NURSING ASSOCIATION
FROM REPUBLIC OF MOLDOVA

“Nursing – the science and art of caring for healthy and sick individual
from conception till end of life.”

Asociatia de Nursing din Republica Moldova

”DRAGI COLEGE SI COLEGI, VA FELICIT CU PRILEJUL
ZILEI INTERNATIONALE A NURSELOR”

”Un organism sanatos este camera de oaspeti a sufletului,
un organism bolnav o inchisoare.” (Francis Bacon)

„Sanatatea este un cuvant mare. Ea cuprinde nu numai corpul, ci mintea si spiritul si perspectiva unui om.”
(James H. West)

“To keep the body in good health is a duty... otherwise we shall not
be able to keep our mind strong and clear.” (Buddha)

“Healing is a matter of time, but it is sometimes also a matter of opportunity.”
(Hippocrates)

“Sa iti doresti sa fii sanatos este o parte din sanatate.”
(Seneca)

„Fiecare om este autorul propriei sale sanatati sau boli.”
(Buddha)

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About us

Nursing Association of Republic of Moldova (NARM) is a professional and scientific, non-governmental, non-profit, apolitical organisation formed in 1994 and registered at the Ministry of Justice in 1997 by an initiative group formed of 30 healthcare assistants.

The Association has managed to extend its network successfully by founding 64 branches throughout the republic. Since 1997 it is the full member of the European Forum of Nursing Associations, of the World Health Organisation, is the honorific member of the Sigma-Theta-Thai (U.S.A), of the European Palliative Care Association, member of the Help Age International link and member of the World Christian Nurse Association. The Association unites specialists in different fields of activity: nursing in paediatrics, oncology, psychiatry, community nursing, Christian nurses, etc.

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NURSING, GLOBAL HEALTH AND UNVERSAL HEALTH COVERAGE

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MESSAGE FROM THE ICN PRESIDENT

Every year, the International Council of Nurses chooses a theme for International Nurses Day, celebrated on 12 May, the birthday of Florence Nightingale. For the past two years we have celebrated the voice of nursing with the theme Nurses: A Voice to Lead. In 2017, we discussed the role of the nursing voice in achieving the Sustainable Development Goals, and in 2018, we looked at the human right to health. This year, we look at the nursing voice from the standpoint of Health for All.

Nurses all over the world every day are advocating for Health for All in the most challenging circumstances with limited resources to deliver health care to those most in need. This can be seen in Uganda (p. 20) where the nursing staff visit villages to teach basic health tips particularly related to personal and household hygiene and sanitation. The nurses build close relationships with the community and collaborate with the local Village Health Worker. It can also be seen in the USA (p. 6), where nurses are partnering with social workers to develop deep community relationships and local expertise to bring high-quality health care and coordinated services to individuals struggling with homelessness, addiction and transition from incarceration. And nurses, who are closest to the patient, are also helping to bring their voice to the policy table. The first ever UN High-Level Meeting (HLM) on Universal Health Coverage (UHC) will be held during the 2019 United Nations General Assembly (UNGA). This is an opportunity for nursing to let our voice be heard. We need to be prepared, and this resource and evidence document will help nurses around the globe understand the various aspects of universal health coverage and the role of nurses. ICN believes that nurses, as part of a multidisciplinary team, can create health systems that take into account the social, economic, cultural and political determinants of health.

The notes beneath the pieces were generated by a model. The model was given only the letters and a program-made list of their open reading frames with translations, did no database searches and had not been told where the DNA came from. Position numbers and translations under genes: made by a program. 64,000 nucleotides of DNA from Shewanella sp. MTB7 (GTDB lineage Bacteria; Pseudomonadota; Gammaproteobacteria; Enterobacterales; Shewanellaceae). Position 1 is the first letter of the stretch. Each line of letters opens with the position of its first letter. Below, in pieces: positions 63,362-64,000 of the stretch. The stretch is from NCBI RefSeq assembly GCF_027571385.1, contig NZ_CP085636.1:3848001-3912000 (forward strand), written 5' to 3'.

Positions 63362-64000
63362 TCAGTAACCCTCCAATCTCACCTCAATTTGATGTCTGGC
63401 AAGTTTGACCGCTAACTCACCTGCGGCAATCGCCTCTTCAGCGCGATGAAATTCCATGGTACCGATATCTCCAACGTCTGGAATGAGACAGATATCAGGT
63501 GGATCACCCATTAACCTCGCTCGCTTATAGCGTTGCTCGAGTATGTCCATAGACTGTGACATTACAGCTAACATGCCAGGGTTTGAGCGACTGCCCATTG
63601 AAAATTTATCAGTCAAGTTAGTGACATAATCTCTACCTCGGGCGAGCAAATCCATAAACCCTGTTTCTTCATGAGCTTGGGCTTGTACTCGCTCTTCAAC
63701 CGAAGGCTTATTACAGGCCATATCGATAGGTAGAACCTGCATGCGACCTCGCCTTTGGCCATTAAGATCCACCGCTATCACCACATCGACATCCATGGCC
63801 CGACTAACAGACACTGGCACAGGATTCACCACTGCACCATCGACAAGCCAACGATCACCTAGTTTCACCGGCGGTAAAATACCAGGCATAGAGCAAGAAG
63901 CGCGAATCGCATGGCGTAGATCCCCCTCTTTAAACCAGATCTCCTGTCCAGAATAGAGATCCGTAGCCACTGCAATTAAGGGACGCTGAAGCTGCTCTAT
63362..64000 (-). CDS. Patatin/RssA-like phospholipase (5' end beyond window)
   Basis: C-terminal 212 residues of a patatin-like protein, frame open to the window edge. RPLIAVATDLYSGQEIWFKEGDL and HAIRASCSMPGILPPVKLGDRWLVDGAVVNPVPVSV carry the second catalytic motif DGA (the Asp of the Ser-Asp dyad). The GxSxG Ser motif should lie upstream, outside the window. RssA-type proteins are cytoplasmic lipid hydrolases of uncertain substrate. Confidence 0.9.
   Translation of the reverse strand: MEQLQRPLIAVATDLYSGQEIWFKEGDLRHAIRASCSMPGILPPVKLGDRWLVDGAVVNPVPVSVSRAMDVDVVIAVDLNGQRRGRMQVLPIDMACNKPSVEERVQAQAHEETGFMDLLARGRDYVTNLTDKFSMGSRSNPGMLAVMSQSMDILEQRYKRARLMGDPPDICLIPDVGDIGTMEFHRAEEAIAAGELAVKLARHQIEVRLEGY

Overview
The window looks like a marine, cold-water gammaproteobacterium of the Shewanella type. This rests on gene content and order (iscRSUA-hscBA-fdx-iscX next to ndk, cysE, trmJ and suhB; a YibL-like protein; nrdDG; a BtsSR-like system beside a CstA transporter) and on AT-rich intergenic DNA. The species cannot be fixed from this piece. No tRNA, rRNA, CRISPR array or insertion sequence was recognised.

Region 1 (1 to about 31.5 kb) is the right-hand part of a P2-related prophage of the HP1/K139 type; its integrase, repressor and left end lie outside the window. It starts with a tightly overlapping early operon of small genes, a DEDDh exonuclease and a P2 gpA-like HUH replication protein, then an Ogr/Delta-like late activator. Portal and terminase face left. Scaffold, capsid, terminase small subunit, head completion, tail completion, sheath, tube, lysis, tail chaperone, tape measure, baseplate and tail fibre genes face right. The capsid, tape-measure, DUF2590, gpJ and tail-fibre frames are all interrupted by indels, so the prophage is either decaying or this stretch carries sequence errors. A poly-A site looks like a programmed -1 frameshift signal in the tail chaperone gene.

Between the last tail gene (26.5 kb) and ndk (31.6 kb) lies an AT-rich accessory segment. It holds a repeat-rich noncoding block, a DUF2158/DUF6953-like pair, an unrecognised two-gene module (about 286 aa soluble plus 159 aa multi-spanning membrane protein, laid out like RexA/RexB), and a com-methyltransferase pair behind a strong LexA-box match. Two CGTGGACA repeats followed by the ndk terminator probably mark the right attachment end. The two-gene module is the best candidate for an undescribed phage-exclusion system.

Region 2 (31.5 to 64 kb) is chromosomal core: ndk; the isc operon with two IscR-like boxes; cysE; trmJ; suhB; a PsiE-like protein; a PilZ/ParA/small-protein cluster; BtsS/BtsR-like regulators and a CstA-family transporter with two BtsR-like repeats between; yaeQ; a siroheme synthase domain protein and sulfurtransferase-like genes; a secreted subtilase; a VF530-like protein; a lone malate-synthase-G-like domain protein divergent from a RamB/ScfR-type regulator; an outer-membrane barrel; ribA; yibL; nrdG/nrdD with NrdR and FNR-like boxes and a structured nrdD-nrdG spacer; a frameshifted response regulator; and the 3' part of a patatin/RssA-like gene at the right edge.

We can address health inequalities and, through a refocusing on health promotion and illness prevention, using a population health approach, we can improve the health of everyone everywhere. And finally, we believe that the time is ripe for nurses to assert their leadership. As the largest health profession across the world, working in all areas where health care is provided, nursing has vast potential and value if appropriately harnessed to finally achieve the vision of Health for All.

Annette Kennedy
President International Council of Nurses

In order to download and see the whole document please click here.

smoking_declaration

DECLARATION ADOPTED ON MARCH 29, 2019, IN BUCHAREST, ROMANIA

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We, the participants in the 4th ENSP-SRP International Conference on Tobacco Control 2019, meeting in Bucharest, Romania, on 27-29 March 2019, having heard from leading world authorities on human rights and tobacco control and explored efforts undertaken by a wide range of international organizations, civil society, and scholars to translate this vision into practice, recognize the value of combining efforts of the human rights and tobacco control communities to put an end to the tobacco epidemic.

 

We reaffirm the support of the European Network for Smoking and Tobacco Prevention (ENSP) at its 3rd International Conference for the Cape Town Declaration on Human Rights and a Tobacco-Free World. Accordingly, we applaud the determination, expressed in the preamble to the WHO Framework Convention on Tobacco Control (FCTC), of States Parties “to give priority to the right to protect public health,” and to respect the right of everyone to the enjoyment of the highest attainable standard of physical and mental health, as expressed in Article 12 of the International Covenant on Economic, Social and Cultural Rights (ICESCR).